Hi, I am looking for a way to read the information of the ICC profile of an embedded Adobe Illustrator file (.ai) with an external application. I can save with PDF compatibility which returns an ICC profile for each object separately. But imagine you had a blank document, assigned with e.g. a CMYK profile (ISOcoated.icc), no objects in the documents at all, then save .ai with PDF compatbility. Obviously there‘s no content, yet the file size is approx. the size of the embedded ICC profile. The PDF parser returns no ICC profile as no object is present. Is there a way to access .ai native content to get/read the embedded ICC profile externally? Thanks
Sorry, I meant to say:
"...I am looking for a way to read the information of the embedded ICC profile of an Adobe Illustrator file (.ai)..."
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The real AI document is stored in proprietary format inside private objects of the PDF. The general PDF contents are an exported visual representation only.
Is there any procedure or description in e.g. the SDK that allows to access the proprietary format of the .ai file, specifically the name of the embedded ICC profile, then?
"Proprietary" is generally taken to mean "secret and undocumented". However, I don't know what information you might find in the Illustrator SDK.
The information seems to be stored in a PieceInfo dictionary, you might find something there but remember it can change without notice between releases (a reason it's kept proprietary). But preflighting proprietary file formats is a common wish, and some companies spend their working lives picking over the bytes and bits to try and guess what the files mean.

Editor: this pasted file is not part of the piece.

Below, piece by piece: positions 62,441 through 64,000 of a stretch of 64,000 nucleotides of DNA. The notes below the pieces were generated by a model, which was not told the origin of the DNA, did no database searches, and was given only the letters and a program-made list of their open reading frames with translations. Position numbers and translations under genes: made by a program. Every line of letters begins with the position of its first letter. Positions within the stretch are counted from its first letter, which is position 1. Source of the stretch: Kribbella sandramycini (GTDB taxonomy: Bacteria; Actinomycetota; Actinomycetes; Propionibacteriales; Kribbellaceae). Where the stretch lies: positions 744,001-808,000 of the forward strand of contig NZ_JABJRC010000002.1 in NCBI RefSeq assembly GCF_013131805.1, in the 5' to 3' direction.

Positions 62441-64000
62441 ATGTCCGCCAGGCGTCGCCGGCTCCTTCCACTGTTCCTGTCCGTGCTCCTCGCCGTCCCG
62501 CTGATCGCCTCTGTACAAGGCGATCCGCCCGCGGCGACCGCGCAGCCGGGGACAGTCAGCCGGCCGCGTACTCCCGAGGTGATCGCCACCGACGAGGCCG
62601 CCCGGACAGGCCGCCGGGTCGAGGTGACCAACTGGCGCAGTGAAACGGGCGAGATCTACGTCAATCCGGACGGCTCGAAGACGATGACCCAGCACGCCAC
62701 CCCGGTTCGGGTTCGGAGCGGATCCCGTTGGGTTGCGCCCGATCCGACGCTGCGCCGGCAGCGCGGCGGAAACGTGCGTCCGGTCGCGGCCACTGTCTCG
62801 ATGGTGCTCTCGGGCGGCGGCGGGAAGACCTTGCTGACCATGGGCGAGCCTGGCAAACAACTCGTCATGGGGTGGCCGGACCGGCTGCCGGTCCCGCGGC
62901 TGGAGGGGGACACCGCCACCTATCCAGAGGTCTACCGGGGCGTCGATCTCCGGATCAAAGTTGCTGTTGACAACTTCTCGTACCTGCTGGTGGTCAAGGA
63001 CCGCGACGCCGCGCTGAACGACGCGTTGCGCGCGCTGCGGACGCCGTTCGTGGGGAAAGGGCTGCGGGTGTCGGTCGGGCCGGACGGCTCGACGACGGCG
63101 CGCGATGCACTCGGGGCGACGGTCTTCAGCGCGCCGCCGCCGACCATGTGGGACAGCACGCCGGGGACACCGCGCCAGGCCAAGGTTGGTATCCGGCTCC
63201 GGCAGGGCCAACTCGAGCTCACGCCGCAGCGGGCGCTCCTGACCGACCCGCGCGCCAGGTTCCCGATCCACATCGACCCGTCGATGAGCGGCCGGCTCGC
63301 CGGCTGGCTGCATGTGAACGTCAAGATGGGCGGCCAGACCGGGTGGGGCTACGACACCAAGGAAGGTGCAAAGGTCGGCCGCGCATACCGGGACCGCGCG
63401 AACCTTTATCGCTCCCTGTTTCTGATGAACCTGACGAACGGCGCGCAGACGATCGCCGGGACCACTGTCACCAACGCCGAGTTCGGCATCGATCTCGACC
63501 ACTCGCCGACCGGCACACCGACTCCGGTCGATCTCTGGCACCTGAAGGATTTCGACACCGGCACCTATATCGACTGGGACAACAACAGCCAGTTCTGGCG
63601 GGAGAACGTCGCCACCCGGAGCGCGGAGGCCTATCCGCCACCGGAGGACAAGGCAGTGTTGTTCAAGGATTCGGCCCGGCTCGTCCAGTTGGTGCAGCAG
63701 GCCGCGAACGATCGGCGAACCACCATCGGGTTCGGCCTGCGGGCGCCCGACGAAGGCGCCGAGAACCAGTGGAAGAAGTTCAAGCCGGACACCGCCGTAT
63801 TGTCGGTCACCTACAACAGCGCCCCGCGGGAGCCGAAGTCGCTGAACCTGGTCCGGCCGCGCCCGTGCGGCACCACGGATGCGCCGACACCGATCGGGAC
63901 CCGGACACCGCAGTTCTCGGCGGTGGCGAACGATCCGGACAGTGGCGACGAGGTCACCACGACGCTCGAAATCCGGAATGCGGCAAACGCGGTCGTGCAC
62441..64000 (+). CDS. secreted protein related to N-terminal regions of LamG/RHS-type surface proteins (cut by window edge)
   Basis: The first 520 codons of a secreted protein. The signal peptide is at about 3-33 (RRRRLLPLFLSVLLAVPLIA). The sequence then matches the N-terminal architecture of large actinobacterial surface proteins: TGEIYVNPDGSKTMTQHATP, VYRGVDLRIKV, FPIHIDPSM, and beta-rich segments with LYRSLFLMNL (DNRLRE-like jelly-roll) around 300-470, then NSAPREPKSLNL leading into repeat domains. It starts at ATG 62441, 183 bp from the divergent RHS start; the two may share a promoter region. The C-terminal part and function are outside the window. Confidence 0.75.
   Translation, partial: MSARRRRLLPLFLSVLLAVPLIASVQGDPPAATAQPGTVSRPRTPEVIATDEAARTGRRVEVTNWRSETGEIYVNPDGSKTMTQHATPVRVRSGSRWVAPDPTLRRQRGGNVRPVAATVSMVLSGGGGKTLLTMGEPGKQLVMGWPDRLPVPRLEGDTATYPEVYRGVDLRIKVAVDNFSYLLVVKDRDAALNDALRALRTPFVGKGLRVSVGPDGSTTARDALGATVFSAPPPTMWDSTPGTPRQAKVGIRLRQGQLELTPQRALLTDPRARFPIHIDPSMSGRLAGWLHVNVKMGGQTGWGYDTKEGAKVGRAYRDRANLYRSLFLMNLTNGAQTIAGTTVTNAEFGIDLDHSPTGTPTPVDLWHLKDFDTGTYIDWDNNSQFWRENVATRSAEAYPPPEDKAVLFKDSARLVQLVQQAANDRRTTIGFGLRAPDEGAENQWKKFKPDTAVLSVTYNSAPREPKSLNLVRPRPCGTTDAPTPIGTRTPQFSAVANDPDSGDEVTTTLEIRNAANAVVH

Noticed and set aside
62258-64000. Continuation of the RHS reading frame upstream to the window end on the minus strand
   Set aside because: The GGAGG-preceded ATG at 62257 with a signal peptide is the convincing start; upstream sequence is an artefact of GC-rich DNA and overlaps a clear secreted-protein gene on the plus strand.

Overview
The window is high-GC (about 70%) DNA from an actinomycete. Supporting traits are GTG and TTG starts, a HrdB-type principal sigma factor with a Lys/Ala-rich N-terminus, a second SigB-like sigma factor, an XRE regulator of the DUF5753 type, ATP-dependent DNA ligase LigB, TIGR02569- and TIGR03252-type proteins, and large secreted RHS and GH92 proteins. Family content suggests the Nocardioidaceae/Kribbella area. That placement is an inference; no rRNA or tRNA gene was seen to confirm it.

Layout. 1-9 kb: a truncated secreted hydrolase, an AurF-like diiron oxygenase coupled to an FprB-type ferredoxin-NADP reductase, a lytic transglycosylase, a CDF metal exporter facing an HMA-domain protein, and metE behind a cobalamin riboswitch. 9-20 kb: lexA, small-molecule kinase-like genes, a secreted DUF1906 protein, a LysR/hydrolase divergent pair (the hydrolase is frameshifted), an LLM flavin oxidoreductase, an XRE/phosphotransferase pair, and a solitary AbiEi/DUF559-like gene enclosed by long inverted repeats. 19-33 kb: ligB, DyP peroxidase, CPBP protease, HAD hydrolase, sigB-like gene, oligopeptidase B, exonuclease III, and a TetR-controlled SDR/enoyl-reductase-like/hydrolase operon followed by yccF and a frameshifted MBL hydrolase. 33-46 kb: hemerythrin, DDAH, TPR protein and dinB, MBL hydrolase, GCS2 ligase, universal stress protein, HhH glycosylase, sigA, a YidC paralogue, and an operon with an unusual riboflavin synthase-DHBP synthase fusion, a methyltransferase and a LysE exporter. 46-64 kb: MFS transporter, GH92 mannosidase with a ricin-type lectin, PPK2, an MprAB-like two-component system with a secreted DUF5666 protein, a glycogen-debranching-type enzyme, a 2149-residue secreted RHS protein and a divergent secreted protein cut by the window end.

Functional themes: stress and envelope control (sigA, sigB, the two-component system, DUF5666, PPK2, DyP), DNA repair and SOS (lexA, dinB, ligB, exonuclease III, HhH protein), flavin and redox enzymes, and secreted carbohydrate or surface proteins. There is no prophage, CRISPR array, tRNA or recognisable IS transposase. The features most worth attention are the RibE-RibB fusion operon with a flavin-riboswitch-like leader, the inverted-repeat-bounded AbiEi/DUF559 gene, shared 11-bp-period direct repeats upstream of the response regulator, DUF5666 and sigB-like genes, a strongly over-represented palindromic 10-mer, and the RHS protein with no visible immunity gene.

Thanks, surely understood. If it's proprietary, undocumented and kept secret for any particular reason then one can only try to figure it out backwards. PS: I've found the ICC profile descriptor in Resources/XObject(Form)/... of an .ai file but that funnily only shows up if the .ai file has been saved without PDF compatibility. Will investigate a bit more and probably also will have a look at the Illu SDK. Thanks anyway!
Commentary, which probably doesn't help you a bit but may give insight into the problem.
"proprietary, undocumented and kept secret for any particular reason"
Well, companies know that what you put in a file isn't actually secret, but here are some reasons why they don't document it, making a de facto secret.
- it might use other information or systems that are licensed and to which the company cannot share the rights
- you have to pay someone to document it, in a form suitable for the public
- you have to assign time in all future projects to keep the public documentaton up to date
- an infrastructure could build up of other apps that use this information (like yours), and hence customers and even non-customers who are inconvenienced, upset or (even, potentially) litigious every time you make changes.
- reducing the chance to make changes may lock apps into a data model that is out of date and less efficient or effective than their rivals.
- it gives other companies the info they need to easily put code to import of the company's files into THEIR software, making business rivals stronger.
Sometimes Adobe have chosen the path that says sharing and widespread acceptance is the route to success, as in PostScript and PDF.